A lot of traditional astrology is super-normative in terms of gender and sexuality. But queers and trans life is really good at reading from the ground and finding what they need even in those boring tropes. They know how to turn a thing out. We often find a way of dis-identifying that works well too. But so much mainstream astrological interpretation is ridiculously reductive on gender, even going so far as to deny some astrological basics. In every chart, regardless of the gender identity of a person, there is a Venus placement and a Mars placement, among other planets like Jupiter and Saturn and such. But so often, people will just pretend the Venus in a so-called man’s chart just isn’t there while they insist on dealing with his Mars. So there ends up being a lot of binary bullshit, like if you’re a woman your Mars tells you what kind of man you’re looking for but just sit back and wait for this man’s Mars to align with your Venus. It’s like the same positions over and over as if there’s only one way to fall in love or have sex or be a woman. And ultimately it’s weird because here you are working with this frame of archetypes where you have so much more than dichotomy and dialectic.
Traditional astrology says Saturn will keep a relationship from consummating, but we can say hold up, Saturn can turn it up if you’re into confinement, if you want to play out some scenes around let’s say father figures. Chiron—which in mainstream astrology is so ice bucket challenge-style ableist—can be the deep slow grind that falls apart, seizes up tight, loses control, folds a limp wrist or wrung out fist. Neptune can get real drunk in love or real into a transubstantiation kind of realness. Chiron and Mars together really move through things in terms of where traditional astrology just overlaps ableism and transphobia. Jupiter is so fat femme day on the gay beach. Pluto has that dark love on lock, where still water runs deep and running water is deep still. There are just so many other planets doing so many things. A transiting Uranus to the seventh house is an aspect traditionally seen as never having a stable partner, but now seen as having a queer one. Or two. Or whatever. I feel like this is starting to get silly though, because really gender in the chart is more haptic than that. And really sex is just feeling each other. This is the affective power of a queer/trans commons that can fall in any sign, but that only those willing to bend over for it can actually pick up or put on.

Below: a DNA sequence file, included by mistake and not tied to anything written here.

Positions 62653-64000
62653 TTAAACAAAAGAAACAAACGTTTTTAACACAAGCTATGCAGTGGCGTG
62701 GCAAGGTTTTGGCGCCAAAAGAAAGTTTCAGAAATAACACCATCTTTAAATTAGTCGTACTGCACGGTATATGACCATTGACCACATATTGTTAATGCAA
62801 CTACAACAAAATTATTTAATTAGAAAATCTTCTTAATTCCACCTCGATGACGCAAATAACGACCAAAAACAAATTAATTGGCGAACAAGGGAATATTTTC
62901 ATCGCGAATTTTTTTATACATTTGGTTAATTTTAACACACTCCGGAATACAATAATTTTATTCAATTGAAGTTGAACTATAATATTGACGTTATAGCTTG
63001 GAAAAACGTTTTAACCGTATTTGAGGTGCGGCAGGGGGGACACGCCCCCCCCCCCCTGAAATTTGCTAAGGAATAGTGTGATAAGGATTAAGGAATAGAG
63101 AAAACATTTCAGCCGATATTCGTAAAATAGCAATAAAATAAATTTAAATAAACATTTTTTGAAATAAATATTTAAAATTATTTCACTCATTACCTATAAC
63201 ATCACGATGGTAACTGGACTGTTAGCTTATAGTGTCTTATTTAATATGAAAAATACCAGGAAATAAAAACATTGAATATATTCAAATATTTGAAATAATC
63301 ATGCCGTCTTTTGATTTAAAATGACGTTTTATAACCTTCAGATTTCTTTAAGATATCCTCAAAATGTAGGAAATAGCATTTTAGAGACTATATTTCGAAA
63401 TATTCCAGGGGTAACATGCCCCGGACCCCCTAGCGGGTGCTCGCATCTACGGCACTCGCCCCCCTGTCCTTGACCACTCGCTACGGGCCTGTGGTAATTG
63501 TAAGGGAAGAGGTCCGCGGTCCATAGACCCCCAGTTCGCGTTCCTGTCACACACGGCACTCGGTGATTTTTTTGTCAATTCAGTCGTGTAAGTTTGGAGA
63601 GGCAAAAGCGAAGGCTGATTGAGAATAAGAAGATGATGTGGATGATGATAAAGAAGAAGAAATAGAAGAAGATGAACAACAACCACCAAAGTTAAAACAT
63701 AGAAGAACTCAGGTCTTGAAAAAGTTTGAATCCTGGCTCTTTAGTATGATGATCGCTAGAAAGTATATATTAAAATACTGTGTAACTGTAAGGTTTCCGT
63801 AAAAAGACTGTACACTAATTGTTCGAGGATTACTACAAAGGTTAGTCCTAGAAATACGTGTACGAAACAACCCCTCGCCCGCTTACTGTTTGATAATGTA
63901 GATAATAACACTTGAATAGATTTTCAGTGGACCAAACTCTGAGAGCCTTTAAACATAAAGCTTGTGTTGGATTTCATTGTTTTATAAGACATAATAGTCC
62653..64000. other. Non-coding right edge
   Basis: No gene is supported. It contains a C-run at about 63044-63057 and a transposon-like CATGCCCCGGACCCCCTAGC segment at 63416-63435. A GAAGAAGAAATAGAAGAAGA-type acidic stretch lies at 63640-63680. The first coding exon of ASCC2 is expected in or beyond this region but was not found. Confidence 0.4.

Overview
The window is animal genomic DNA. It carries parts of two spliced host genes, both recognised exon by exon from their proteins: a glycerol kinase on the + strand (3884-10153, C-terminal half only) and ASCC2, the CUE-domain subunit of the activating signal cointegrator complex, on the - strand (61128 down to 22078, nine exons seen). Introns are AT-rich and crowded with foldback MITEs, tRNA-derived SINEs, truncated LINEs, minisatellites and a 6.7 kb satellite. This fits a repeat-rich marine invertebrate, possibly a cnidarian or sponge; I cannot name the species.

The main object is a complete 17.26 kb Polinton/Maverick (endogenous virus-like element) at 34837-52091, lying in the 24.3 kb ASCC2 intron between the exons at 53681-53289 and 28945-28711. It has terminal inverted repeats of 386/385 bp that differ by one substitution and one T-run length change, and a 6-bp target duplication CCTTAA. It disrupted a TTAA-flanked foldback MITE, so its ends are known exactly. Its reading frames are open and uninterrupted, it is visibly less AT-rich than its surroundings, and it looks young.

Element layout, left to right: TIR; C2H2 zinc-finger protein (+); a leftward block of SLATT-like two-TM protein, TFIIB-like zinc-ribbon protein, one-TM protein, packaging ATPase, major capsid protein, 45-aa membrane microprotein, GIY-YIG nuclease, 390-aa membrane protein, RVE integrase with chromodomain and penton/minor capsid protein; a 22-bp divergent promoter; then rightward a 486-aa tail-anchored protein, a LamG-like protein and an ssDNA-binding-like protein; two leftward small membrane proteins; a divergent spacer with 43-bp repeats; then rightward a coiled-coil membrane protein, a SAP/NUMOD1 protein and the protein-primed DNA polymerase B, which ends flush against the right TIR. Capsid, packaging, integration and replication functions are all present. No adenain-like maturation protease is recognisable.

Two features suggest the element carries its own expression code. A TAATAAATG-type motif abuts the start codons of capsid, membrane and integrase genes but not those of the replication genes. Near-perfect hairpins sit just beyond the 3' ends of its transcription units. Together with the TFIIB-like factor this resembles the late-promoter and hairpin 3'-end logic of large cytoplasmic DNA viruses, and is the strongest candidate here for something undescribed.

Why do you think astrology is so popular in qtpoc scenes?
Well, it didn’t used to be. And before that it was. And I really don’t know. I definitely remember a time in the 90s and early 2000s where it was so uncool at least in some of the scenes and places I was hanging out and I definitely know a lot of queers of all kinds who hate it still, but yeah there has definitely been a huge uptick in its popularity in general, especially in the qtpoc circles I see, but then you know, I’m into it so maybe I’m not the best judge here.
One thing I notice though is the reasons why the haters hate seems to often be grouped together. The foremost of these reasons has to do with feeling like astrology is essentializing, boxing you in, one more judge-y authority trying to delimit and categorize. A lot of people who already have that coming from structural oppression really don’t want one more and a lot of well-meaning astrologers back in the day wrote really bad books that are sometimes impossible to pore through with their cis/sexist, ableist nonsense. And then there’s the white lesbian separatist aesthetic vein that many people are trying to get away from. There’s also the idea that access to chart readings is often expensive and how knowledge of esoteric pursuits is classed. Some astrologers have really turned some people off astrology. There are also people who don’t want to be duped, who think it’s garbage: mostly intellectuals, or academics, or reasonable people. Sometimes people are just trying to be respectful though too, I guess, like not wanting to join all the appropriative nonsense that some people into astrology do because astrology is connected to different religions and philosophies.
I can say a few things though about why I think a lot of qtpoc are falling back in love with astrology and it’s because that’s who has been carrying this flame (sometimes underground). That is who built these tunnels. Astrology is old and has many forms across many times and cultures and it has historically been widely practiced by women and gender queers of many races, indigenous people, two-spirit shamans, high priestesses, disabled sages, witches, and weirdos. Capitalism, white supremacy, the cis/heteropatriarchy, ableism, all those jerks together at that intersection of extraction have always tried to relegate and regulate the practitioners of the occult because it is a very powerful social space.
I don’t see astrology as a religion or science but some people I see in astrology do see it that way. To me astrology just another space to gather in study, but it can be whatever to someone else as long as I can come hear them and find this language with them. Astrology is so often reproductive labor. I’m just here helping to pass it down. But as old as it is, it’s also new and in the making. It’s not done yet, archetypes can overflow and people can argue in that fun way for centuries over what affective claim some sign has. I think astrology’s current popularity is just an excitement about thinking through and with an alternative time keeping, one with other compositions of time and relationships on the ready to describe what is happening in our lives, what resources and powers we already have that don’t either on the one hand deny our power or on the other hand blame us for it in saying there is something wrong with us. Astrology is that gay science that doesn’t split subjectivity and objecthood.
Oh and astrology itself, as a thing, belongs to Aquarius. Queerness does too.